In the U.S., the proportion of reviews that are consultant-led has declined from 40 percent in 2007 to 23 percent last year, according to a recent analysis by the 4A’s. Yet agencies still spend tens of thousands of dollars and countless hours wooing domestic and overseas search consultants, most recently during AdForum’s annual summit in New York two weeks ago.
Why? Because leading consultants have longstanding relationships with major marketers and can influence who they consider for their accounts. Also, agency leaders believe that consultants tend to be attached to larger reviews. “Consultants remain a significant factor in a lot of larger reviews,” said Jim Heekin, worldwide CEO of WPP Group’s Grey Group. “The good ones add value and make it a better process. The not-so-good ones don’t.” Added Gotham CEO Peter McGuinness: “There’s a whole extra sphere of influence around them. They need to know what you’re all about.”
That said, even established consultants, like their agency brethren, have to compete on price, which can lead to commoditization and therefore less pull with clients. You wouldn’t sense that, however, from what 14 agencies and two holding companies (WPP Group and MDC Partners) poured into presentations to 31 consultants from 18 firms that participated in the weeklong AdForum summit.
Top Ogilvy & Mather executives, including worldwide CEO Miles Young, donned tuxedos and turned their headquarters’ ground floor theater into a cabaret lounge, with help from outside performers, said sources. The same day, the WPP agency also hosted a dinner at the Museum of Arts & Design. Sources estimated the total cost — including the fee that AdForum charges agencies — at nearly $50,000.
Havas’ Euro RSCG spent about $25,000 on a dinner and presentation, which took the form of a mock game show at the members-only Soho House, according to sources. Publicis saved money on outside space by holding its meeting at sister shop Publicis Modem but nonetheless spent an estimated $20,000, including the cost of iPod Touches for consultants, said sources. (Data from their presentation was loaded onto the devices.) Grey, Havas’ Arnold and WPP’s Young & Rubicam held their meetings in house, though Arnold hired Blue Water Grill to cater a plated lunch, sources said. Other participating agencies included Droga5, Saatchi & Saatchi and R/GA.
AdForum charges shops anywhere from $4,500 for 20 minutes of “speed dating” to $19,500 for dinner, according to a solicitation document it sent to agencies. Consultants, in turn, pay a fee of $1,200, said AdForum founder Hervé de Clerck.
All but four of this year’s participating consultancies were from outside the U.S., with most coming from Europe, including Grupo Consultores (Spain and Portugal), The Oyster Catchers (U.K.), Agency Assessments International (U.K.) and Marketing Efficiency (France). The U.S. firms were Roth Associates, Ark Advisors, AAR Partners and Avidan Strategies — a relative newcomer to the space.
The two-thirds/one-third overseas-domestic mix is typical for the summit. But rather than focus on individual international markets, agencies generally provide a global overview, with regional highlights and an emphasis on an overall marketing philosophy. Many of the consultants, however, conduct country-specific and pan-regional reviews, which means their knowledge of, say, Y&R Paris is more germane than the shop’s global marketing strategy.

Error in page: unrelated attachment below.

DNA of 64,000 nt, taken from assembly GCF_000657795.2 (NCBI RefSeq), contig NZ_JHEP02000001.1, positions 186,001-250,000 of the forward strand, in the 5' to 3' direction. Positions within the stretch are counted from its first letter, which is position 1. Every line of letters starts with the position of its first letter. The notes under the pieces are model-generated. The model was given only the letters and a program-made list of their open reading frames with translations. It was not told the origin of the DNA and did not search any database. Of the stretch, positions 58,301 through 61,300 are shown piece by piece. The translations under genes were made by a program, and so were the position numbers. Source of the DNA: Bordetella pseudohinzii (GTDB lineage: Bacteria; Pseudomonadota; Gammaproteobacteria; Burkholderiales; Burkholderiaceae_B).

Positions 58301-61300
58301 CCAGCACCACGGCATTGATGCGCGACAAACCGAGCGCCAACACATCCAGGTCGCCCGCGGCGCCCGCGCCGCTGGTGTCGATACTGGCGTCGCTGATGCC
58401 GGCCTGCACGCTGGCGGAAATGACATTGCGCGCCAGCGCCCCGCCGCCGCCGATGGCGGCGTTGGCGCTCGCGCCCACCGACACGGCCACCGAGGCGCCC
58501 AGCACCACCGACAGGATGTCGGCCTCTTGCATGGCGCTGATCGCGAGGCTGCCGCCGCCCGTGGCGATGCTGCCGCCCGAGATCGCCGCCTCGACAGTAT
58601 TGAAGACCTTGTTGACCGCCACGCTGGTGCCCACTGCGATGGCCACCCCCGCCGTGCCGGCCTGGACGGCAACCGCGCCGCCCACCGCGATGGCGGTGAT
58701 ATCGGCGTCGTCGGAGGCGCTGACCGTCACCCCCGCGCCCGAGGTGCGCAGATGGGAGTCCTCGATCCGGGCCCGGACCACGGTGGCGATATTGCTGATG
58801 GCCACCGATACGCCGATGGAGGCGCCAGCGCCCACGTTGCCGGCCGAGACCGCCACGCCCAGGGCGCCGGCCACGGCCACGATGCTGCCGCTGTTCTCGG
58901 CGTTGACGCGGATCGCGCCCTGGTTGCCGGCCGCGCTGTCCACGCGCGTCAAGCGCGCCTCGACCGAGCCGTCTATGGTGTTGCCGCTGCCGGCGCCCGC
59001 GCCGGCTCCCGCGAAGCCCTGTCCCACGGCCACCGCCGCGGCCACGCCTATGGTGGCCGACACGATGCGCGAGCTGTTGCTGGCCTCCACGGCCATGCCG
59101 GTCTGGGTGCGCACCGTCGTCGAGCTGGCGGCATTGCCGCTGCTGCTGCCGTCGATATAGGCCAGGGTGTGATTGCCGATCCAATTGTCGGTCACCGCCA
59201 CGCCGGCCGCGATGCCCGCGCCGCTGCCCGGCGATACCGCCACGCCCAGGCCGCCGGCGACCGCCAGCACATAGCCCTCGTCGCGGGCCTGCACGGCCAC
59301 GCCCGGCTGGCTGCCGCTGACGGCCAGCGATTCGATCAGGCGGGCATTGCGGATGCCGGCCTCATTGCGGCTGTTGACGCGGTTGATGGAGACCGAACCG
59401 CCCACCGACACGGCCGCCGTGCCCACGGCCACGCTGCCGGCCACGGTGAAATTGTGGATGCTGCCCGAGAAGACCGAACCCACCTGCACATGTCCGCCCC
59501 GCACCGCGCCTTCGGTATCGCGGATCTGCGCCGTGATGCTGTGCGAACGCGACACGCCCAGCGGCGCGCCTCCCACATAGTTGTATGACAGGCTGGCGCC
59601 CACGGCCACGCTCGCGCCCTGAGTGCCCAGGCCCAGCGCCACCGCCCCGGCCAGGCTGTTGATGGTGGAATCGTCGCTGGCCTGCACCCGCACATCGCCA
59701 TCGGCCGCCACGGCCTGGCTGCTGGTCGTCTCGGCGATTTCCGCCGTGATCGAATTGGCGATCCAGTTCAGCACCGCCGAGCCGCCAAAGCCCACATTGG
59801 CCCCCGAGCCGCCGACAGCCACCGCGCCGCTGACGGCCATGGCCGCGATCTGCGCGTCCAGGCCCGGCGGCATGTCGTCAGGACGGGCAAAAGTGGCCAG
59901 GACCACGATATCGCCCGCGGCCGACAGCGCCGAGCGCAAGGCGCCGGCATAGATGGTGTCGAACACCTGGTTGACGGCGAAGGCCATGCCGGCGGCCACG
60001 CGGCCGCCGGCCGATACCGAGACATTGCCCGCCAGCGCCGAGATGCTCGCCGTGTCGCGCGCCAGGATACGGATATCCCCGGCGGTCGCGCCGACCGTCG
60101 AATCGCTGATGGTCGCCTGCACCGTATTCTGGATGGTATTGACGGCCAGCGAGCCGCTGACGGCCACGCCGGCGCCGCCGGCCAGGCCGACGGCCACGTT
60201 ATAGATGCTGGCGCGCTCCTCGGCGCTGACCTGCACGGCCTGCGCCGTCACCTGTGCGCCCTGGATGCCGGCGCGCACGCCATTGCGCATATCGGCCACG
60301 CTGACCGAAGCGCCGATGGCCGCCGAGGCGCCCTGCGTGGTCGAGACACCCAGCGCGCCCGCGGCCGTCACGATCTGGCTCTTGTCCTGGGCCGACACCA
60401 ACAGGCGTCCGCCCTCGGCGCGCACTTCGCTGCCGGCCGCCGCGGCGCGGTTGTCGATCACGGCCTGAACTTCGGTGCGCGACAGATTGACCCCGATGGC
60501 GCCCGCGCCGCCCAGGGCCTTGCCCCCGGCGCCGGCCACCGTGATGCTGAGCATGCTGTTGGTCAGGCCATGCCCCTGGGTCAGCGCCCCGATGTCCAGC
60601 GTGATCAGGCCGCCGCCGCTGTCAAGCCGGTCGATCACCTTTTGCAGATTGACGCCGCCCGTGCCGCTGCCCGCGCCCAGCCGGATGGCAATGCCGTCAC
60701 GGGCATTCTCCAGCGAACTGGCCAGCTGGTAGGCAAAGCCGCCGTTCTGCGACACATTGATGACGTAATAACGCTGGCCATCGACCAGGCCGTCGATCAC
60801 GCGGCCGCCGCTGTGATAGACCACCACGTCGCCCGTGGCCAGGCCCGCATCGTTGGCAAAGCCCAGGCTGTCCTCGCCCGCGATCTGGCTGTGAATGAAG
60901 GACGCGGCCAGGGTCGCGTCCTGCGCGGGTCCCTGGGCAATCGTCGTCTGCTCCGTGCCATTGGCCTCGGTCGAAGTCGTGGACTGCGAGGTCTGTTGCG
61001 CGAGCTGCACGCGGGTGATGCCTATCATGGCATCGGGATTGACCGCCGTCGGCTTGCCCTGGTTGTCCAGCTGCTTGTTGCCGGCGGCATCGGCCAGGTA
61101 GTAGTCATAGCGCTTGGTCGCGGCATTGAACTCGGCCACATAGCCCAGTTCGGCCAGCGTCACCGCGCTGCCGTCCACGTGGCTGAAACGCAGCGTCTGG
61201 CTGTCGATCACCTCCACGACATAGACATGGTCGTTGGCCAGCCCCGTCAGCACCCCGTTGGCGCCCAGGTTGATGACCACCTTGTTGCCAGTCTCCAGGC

Nevertheless, consultants and agencies keep signing up. This year’s turnout was about the same as last year’s and average for the summit’s nine years, de Clerck said.
Consultants enjoy rubbing elbows with agency CEOs, and such interaction has resulted in agencies getting into their reviews, de Clerck said. Agencies, in turn, find presenting to a large group to be efficient, though it’s obviously no substitute for one-on-one relationships that their executives develop with consultants in local markets.
Such presentations enable agencies to update consultants on new senior hires, standout work and industry recognitions — in short, painting a picture of the year. “The clear objective was to re-establish and reset their perception of what Arnold is as a global micronetwork,” said global CEO Andrew Benett. Added Matt Ryan, president of global brands at Euro RSCG: “It’s a great opportunity to level set what they know about us.”
Agency attempts to break from PowerPoint slides are welcome, though a little theatrics goes a long way. Some criticized Ogilvy for its cabaret. “I’m embarrassed for them,” said one source. Young defended the approach as a colorful attempt to illustrate how the agency has changed. “The first, most critical thing is to provide them with privileged information,” Young said. “The second thing is to do it in a way that’s exciting and creates a sense of energy.”
Less — as in fewer bullet points and presenters — is more in the eyes of Avidan Strategies’ Avi Dan, a former agency executive who attended his first summit as a consultant this year. In a blog entry, Dan noted that “most of the agencies presented to our group on PowerPoint. One long, tiring slide after another. A couple of the agencies…were more relaxed and chatty. They won, by a mile.” He added that “it’s a mystery to me why an agency, even the big ones, cannot have a meeting by putting forward three or four people. It will make for better conversation and better intimacy with clients and prospects.”